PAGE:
And you know what? we have it even better: population is likely to top at 9 billion and then start falling rapidly. See Japan where population is falling at a rate of .250K a year and likely to be aroun 30% less than present by 2060. Most other countries in the world are tracking the Japanese curve, some a mere few years behind others a couple of decades, but essentially every one is tracking it, from Germany to the fastest growing countries in Africa.

Comment: Re:Paul Ehrlich? (Score 1) 294 294

it's just not possible to sustain 15-20 billion people on Earth.

[Citation needed]

People were saying the exact same thing 70 years ago, except with "it is not possible to feed 7 billion people".

And guess what? here we are feeding all 7 billion. Just because you cannot see a way to sustain 15 billion people it doesn't mean one doesn't exist.

Comment: Re:Paul Ehrlich? (Score 1) 294 294

It is clear you've reached a conclusion and will reject all evidence to the contrary: you rather go on a side tangent about the Israel-Palestinian conflict than pause and think about the main point: 50% of Israel water comes from artificial sources, up from 15% less than a decade ago.

Talk of water shortage is nonsense on the face of these figures.

Comment: Re:Paul Ehrlich? (Score 3, Informative) 294 294

We have plenty of oil, or did you miss the current drop in price? and if that wasn't enough solar continues to drop in price along an exponential curve.

As for the Israeli situation, here's the reality:

A major national effort to desalinate Mediterranean seawater and to recycle wastewater has provided the country with enough water for all its needs, even during severe droughts. More than 50 percent of the water for Israeli households, agriculture and industry is now artificially produced. [New York Times]

Comment: Re:Paul Ehrlich? (Score 3, Insightful) 294 294

I understand the term perfectly well, and the carrying capacity of the earth is at least 15 perhaps 20 billion. Currently we produce more food that we can consume. The problem is we distribute it rather badly.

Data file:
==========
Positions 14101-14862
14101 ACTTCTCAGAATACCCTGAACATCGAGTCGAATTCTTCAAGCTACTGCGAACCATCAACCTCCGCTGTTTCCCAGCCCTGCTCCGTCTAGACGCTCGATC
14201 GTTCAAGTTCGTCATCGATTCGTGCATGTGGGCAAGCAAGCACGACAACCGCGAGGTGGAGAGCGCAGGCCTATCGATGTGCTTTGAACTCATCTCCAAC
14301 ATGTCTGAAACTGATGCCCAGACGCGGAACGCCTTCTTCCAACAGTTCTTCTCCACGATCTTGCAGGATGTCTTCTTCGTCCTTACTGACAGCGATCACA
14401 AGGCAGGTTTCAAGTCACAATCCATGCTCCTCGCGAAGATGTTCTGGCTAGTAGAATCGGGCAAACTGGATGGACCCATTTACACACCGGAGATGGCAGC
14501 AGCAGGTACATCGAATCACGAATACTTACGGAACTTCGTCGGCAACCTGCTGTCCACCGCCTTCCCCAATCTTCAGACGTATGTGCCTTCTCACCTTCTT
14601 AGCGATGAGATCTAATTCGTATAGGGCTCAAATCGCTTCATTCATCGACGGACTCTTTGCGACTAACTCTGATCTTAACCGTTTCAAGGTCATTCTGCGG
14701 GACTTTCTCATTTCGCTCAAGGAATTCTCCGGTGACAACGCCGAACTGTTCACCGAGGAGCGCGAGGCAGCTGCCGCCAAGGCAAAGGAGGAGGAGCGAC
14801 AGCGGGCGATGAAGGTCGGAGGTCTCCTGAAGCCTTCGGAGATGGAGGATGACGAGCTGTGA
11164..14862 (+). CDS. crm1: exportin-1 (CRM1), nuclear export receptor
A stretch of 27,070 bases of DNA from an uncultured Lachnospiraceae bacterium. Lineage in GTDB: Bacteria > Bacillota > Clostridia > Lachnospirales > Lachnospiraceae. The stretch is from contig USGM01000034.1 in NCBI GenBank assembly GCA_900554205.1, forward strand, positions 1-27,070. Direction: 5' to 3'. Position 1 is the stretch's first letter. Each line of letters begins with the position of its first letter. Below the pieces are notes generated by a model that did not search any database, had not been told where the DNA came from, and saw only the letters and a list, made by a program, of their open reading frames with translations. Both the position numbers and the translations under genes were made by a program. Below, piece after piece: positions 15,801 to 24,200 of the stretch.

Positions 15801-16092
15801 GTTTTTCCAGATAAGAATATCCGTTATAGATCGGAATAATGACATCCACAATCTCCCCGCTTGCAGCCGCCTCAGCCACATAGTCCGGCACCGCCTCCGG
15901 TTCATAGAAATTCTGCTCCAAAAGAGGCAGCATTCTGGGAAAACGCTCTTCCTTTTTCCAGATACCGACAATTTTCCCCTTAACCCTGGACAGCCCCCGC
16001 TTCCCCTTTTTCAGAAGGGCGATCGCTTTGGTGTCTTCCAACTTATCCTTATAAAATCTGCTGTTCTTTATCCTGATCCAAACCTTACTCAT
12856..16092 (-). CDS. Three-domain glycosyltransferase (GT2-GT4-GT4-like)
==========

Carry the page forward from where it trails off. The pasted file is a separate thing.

In terms of water, we wast so much of it, that this is not really a problem. Call me back when we have ripped out our lawns, moved to high efficiency European washing machines, 1 gallon toilets, drip irrigation, etc. Then I'll believe your claims of water shortages.

Just because Ehrlich was wrong doesn't mean we aren't facing a crisis.

Ah crisis, the most over used word of the environmental movement. Everything is a crisis. Ebola is a crisis of a million dead with an actual final tally of thousands, rape on campus (which happens at lower rates than elsewhere) is a crisis, water "shortages" are a crisis even though Israel seems to manage fine (though not without trouble and ingenuity), population is a crisis even though most countries are moving rapidly towards below replacement fertility levels .

Comment: Re:Paul Ehrlich? (Score 3, Informative) 294 294

How much of our problems stem from overpopulation?

Almost none. Human indicators have improved markedly over the last forty years while world population doubled.

I think he was right about the dangers of overpopulation,

He was particularly wrong about this, just like other Malthusians, and just like all of them 200 years of wrong predictions have made no difference in their opinions.

Comment: Re:Mostly because our food is shit. (Score 1) 409 409

Don't tell anyone, but I'm using this web site I discovered called Google. It's full of useful tidbits like that. I don't know how it does it, but if I ask for "raw potato alkaloid" I get tens of thousands of matches including many reputable sources like FDA.

But please, I must insist, please keep this Google thing just between you and me. I'm afraid that if many more people hear about it it would become overloaded and not be there anymore.

"Silent gratitude isn't very much use to anyone." -- G. B. Stearn